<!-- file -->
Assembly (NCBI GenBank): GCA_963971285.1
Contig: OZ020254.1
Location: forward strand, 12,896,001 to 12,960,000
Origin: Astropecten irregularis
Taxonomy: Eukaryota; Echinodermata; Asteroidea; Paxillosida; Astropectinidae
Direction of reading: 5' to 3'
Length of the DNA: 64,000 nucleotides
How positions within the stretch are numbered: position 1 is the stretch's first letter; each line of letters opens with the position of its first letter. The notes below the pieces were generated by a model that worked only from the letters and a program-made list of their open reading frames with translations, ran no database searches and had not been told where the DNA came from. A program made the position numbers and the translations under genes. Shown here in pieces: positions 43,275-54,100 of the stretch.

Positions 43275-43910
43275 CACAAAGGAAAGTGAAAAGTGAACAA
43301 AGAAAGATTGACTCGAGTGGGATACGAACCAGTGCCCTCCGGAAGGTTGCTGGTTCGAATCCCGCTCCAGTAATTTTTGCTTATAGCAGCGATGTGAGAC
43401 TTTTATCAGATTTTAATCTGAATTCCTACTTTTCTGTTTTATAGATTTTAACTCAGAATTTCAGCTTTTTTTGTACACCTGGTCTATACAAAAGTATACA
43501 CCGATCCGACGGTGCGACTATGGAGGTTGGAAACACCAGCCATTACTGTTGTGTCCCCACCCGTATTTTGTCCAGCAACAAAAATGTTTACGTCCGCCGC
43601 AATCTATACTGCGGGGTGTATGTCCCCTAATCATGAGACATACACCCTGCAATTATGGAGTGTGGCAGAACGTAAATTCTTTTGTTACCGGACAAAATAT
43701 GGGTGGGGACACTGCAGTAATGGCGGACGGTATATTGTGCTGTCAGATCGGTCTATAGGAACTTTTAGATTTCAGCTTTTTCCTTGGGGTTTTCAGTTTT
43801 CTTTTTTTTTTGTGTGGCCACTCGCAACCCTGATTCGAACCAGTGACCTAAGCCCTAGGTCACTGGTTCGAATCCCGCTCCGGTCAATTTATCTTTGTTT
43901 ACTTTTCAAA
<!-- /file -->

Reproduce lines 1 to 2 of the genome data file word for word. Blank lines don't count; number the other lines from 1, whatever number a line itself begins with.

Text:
Assembly (NCBI GenBank): GCA_963971285.1
Contig: OZ020254.1